Slices & Articles Get by the slice or add to your own ebook
|Veikko Tahka||Karnac Books||ePub|
Psychoanalytic understanding takes place in a conceptual space that was created by Freud’s scientific vision. Instead of being exhausted by time, the creative potential of this space still generates lively discussion and informs psychoanalytical thought. In fact, it is striking to realize how often new psychoanalytic discoveries and contemporary theoretical formulations are traceable to Freud’s original insights, as if they had already been, implicitly, embedded in his scientific vision.
The metapsychological points of view form the classical dimensions of psychoanalysis. Within these dimensions the analytical material, often intricate and anxiety provoking, attains a position and meaning in the analyst’s mind as well as in psychoanalytic discourse, without the analyst necessarily being aware of it. I am not going to consider these dimensions in greater detail, but I will focus on the conceptual whole constituted by them. In defining this whole as the conceptual space of psychoanalysis, I am going to outline a frame, within which it is justified to speak of psychoanalytic understanding.See All Chapters
|Sharon Hamblin||Hunter Publishing||ePub|
|Hsiu-Huei Wang||Parkstone International|
hanks to archaeologists and the sites and artifacts they unearthed, it has been proven that the earliest inhabitants of Taiwan—a land at least fifteen million years old—can be traced back to thirty-seven thousand years ago. On Taiwan’s east coast, the Changbin Culture site in Taitung County silently tells of stone-age men using chipped stone tools to hunt, whereas the five main sites of the Peinan Culture present the social behaviors and lifestyle of agricultural settlements that engaged in farming, pottery production, and trade.
In its long prehistoric period, Taiwan had little contact with the inhabitants of other lands that existed beyond the seas and oceans surrounding the island, and seemed to exist in isolation. Humans, far outnumbered by mountains, trees, and animals, lived simple lives in lush forests and fields, accumulating life’s skills and wisdom as they faced nature’s tests, weathering frequent typhoons and earthquakes and the shifting of the four seasons.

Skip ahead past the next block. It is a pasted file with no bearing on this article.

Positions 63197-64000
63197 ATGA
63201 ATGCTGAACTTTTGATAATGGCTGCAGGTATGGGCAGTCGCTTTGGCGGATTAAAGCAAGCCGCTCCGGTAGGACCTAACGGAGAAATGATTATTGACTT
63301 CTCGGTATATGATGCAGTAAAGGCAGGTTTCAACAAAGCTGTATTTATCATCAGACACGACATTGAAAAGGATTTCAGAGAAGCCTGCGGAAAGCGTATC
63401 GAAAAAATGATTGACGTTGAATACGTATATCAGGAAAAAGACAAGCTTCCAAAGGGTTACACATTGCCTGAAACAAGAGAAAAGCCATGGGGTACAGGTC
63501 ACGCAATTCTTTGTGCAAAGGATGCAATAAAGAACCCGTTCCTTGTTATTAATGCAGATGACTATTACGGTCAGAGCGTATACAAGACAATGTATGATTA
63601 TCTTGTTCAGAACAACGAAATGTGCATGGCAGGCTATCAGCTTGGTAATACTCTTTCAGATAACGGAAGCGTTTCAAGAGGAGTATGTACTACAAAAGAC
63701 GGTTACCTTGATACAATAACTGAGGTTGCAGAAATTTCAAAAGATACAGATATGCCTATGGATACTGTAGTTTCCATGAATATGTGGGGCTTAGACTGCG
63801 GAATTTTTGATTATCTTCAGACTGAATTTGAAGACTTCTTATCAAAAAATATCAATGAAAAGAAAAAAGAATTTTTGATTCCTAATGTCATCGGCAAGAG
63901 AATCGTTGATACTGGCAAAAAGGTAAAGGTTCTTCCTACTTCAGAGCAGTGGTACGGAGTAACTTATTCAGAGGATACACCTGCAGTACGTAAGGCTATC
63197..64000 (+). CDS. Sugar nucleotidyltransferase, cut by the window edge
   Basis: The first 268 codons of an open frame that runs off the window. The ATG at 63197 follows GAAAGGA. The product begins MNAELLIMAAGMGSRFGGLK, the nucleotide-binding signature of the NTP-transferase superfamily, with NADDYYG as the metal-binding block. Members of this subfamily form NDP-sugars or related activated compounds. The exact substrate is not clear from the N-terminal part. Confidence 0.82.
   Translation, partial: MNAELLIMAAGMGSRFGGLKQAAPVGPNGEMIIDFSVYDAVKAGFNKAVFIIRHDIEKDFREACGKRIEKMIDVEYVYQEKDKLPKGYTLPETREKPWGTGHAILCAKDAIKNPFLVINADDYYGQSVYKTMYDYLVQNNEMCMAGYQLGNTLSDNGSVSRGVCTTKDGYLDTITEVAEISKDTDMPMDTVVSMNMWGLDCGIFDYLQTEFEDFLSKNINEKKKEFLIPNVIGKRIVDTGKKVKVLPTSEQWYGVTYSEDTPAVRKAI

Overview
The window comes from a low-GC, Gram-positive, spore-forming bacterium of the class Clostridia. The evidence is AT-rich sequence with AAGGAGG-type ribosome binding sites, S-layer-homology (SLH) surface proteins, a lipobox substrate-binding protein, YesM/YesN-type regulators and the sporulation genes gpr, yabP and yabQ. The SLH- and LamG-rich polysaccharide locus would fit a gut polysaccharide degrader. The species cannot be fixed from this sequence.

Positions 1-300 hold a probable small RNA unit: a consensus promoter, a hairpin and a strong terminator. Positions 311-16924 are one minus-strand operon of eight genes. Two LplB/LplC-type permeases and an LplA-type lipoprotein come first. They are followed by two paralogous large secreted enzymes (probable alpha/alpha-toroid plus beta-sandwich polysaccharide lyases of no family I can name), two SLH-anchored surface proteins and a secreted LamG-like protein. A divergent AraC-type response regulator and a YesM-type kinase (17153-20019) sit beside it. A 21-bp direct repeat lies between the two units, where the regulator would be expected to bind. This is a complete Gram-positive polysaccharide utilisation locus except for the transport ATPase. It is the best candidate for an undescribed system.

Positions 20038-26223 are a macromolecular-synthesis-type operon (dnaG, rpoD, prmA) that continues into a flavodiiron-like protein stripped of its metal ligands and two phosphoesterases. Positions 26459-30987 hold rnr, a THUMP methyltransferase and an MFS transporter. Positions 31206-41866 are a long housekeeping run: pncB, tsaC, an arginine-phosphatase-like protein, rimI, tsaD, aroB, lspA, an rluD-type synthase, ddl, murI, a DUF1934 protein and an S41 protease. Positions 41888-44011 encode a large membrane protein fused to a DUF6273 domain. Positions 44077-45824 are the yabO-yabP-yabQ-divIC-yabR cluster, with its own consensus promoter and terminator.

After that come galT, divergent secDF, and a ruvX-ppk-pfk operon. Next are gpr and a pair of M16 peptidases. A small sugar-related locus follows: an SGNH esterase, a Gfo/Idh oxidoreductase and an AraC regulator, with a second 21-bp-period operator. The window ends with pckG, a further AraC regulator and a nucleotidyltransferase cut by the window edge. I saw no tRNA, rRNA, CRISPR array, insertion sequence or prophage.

During that time, Taiwan was home to indigenous peoples of the Austronesian language family who varied in their language, social organization, and material culture. Since the nineteenth century, ethnologists have held that Taiwan’s indigenous peoples, aided by ocean currents and seasonal winds, arrived during different periods and through different routes from places south of it, such as the Philippines and Indonesia. For more than a decade now, however, more and more anthropologists have come to believe that Taiwan was very likely the original homeland of the peoples in neighboring regions to its south.See All Chapters
|Mike Song||Berrett-Koehler Publishers||ePub|
After the jet reached cruising altitude, Iris pulled a small bag of celery sticks from her computer case.
“Been craving veggies lately,” she said between munches. “So what are the five big meeting pain points you’ve been yammering about?”
“Why don’t you tell me?” I replied. “What bothers you most about meetings at Spex?”
Iris thought for a moment and said, “Sheer volume. We meet too much.”
“Our meetings always start and end late—we jokingly call that ‘Spex Time.’ We never stay on track, agendas are rare, and presentations run way too long.”
Her whiskers twitched as she paused to think. “Oh yes, and action items vaporize the moment people leave.”
“Does this happen in both live and virtual meetings?” I asked.
Iris rolled her eyes. “Don’t get me started on virtual meetings! Most of them are boring as mud. I swear that half of my team is doing email during our weekly sales managers’ teleconference—especially Alex.”
“Alex?” I asked.
“He’s one of our best regional sales managers. But he never says a word in meetings, and if I call on him, he always sounds startled. He’s probably surfing the web or downloading music.”See All Chapters
|Ace Academics||Ace Academics||ePub|
Business & Economics